A former Minister of Education, Oby Ezekwesili, has said the demands by the striking Academic Staff Union of Universities, ASUU, were unrealistic in light of the current economic situation in Nigeria.
Ms. Ezekwesili told the News Agency of Nigeria, NAN, in Ibadan that lasting solution to the crisis bedevilling the education sector could only be found from strong analysis of the issues raised by ASUU and evidenced based policies.
“Money is not limitless and yet everyone must acknowledge that investment in education is crucial and it is key.
“There are, however, some fundamental reforms that the sector needs in order to ensure that it is not about the size of the funding but about the productivity of the funding.
“You cannot simply express a desire, it must be founded on reality and that means you must know what can be achieved within a given period,” she said.
According to her, a structural and policy change which allows public and private investments should be integrated into the university system.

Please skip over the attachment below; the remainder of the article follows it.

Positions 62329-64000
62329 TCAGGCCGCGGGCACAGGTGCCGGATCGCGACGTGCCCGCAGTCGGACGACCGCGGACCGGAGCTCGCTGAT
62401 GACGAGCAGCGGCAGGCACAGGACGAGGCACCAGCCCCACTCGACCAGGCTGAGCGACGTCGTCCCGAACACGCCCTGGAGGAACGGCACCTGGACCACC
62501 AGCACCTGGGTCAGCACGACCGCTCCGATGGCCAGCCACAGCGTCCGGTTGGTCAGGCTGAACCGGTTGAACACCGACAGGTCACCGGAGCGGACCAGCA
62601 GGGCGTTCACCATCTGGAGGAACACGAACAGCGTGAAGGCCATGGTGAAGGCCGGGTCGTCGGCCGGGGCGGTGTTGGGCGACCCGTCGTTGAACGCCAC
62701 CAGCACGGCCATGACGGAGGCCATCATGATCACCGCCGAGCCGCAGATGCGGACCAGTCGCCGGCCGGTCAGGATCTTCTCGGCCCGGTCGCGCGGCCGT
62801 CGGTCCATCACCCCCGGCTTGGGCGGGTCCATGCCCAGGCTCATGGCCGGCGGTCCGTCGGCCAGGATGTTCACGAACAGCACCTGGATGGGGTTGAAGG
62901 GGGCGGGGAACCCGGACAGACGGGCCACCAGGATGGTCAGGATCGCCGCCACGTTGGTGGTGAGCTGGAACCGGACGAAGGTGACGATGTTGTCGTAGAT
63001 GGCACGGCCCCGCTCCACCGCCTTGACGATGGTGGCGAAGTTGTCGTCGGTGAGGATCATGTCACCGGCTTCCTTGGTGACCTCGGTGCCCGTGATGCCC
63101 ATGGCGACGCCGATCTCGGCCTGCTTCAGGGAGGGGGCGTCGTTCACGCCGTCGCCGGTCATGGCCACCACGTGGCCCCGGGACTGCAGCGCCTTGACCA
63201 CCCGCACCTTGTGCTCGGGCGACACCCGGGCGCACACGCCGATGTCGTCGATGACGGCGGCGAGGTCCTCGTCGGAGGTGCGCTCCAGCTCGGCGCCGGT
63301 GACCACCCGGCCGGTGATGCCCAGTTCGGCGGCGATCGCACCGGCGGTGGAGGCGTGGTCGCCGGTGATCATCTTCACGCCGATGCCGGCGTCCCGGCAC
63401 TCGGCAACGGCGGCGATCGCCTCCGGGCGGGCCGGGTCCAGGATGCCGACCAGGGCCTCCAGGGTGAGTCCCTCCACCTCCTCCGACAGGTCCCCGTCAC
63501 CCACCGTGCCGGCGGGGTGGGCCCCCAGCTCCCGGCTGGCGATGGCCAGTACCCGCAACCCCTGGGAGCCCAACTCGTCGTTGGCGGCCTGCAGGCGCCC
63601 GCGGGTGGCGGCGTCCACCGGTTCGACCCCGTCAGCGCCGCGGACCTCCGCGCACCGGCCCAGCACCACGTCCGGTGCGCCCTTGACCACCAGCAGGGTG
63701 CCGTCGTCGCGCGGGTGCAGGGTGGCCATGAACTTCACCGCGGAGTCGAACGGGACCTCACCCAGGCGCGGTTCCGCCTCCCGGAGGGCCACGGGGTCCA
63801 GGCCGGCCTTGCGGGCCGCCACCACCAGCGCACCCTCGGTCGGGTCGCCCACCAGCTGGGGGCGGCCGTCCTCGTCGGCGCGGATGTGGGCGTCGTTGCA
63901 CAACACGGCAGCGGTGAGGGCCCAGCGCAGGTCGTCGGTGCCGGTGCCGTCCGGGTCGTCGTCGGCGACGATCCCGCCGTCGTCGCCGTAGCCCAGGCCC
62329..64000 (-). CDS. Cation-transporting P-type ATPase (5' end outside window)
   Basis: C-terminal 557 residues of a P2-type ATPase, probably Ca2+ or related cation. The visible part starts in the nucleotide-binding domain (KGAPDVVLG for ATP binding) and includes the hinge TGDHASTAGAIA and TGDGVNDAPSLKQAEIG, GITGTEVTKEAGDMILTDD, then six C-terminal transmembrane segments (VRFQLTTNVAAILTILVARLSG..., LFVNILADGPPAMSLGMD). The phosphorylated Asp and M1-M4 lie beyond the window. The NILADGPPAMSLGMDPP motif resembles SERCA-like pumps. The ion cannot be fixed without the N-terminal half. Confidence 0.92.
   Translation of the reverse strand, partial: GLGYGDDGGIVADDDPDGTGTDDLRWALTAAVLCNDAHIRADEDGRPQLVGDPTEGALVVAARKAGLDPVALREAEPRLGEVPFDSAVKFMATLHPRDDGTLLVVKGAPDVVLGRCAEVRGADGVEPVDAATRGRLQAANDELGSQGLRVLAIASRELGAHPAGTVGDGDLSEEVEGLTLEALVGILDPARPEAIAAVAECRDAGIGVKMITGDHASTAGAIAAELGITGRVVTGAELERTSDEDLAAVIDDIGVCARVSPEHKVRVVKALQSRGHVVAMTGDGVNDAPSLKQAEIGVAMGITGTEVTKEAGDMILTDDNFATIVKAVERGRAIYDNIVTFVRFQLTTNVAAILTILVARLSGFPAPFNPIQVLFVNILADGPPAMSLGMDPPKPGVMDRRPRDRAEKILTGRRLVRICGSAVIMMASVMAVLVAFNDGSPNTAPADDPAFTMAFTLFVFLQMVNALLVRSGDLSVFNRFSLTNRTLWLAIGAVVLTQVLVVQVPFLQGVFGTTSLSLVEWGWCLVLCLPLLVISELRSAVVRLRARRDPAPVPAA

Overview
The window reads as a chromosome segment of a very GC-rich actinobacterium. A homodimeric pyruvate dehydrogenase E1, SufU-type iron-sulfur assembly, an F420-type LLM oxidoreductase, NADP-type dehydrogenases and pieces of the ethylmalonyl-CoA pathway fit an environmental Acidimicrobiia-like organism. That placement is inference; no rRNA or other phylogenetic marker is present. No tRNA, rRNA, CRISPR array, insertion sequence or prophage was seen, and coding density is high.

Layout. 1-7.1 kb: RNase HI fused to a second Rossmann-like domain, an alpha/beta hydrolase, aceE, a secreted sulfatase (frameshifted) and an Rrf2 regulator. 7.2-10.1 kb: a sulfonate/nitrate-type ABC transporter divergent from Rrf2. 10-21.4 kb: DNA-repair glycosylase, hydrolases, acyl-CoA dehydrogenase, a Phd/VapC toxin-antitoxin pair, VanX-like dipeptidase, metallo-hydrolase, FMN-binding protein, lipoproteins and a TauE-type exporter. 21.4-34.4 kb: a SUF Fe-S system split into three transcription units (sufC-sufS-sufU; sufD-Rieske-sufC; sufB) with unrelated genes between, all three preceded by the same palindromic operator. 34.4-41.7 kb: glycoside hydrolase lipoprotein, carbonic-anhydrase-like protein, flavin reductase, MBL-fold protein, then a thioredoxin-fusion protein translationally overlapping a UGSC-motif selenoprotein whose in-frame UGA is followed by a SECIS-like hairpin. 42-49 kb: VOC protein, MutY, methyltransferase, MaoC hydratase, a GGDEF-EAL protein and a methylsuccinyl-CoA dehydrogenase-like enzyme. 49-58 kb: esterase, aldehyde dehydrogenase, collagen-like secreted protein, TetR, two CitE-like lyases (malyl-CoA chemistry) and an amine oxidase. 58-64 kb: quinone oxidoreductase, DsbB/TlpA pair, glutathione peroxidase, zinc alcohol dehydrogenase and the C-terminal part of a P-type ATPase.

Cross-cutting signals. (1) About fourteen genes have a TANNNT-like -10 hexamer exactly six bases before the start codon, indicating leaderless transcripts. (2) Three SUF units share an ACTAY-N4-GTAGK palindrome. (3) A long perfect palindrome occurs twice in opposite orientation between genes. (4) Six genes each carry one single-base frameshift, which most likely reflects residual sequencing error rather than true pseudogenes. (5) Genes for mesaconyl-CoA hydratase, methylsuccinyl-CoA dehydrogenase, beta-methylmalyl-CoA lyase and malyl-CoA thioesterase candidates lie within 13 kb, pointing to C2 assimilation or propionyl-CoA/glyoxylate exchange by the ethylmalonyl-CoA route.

“If you remember, the ASUU negotiation started in 2007 when I was the Minister of Education and we constituted a government negotiation team, led by the late Gamaliel Onosode,
“Even though that period was short, one of the major issues for me was for us to make sure that we were being evidenced based in the way we were solving the problem,
“We considered issues like the existing model in countries similar to us in emerging economies,” she said.
The former minister said the team also considered what could be done by the public and private sectors about university funding among others.
“Those are the kinds of evidence that we had and on the basis of which we hinged our negotiation at that time,
“It was a very short period and then we had to leave and the next government that took over had to continue.
“I do not know the basis of the final agreement they reached with ASUU, but if it was not anchored on analytical evidence, I am not surprised that there has been inability to implement it.”
Ms. Ezekwesili urged both the Federal Government and ASUU to return to the negotiating table and work on the basis of analysis and evidence to find lasting solution to the dispute.
NAN reports that ASUU on Aug. 14, embarked on an indefinite strike to press home its demands for the implementation of an agreement signed between it and the Federal Government on condition of service.
ASUU is also asking for increased funding of university, autonomy of the institution and academic freedom.
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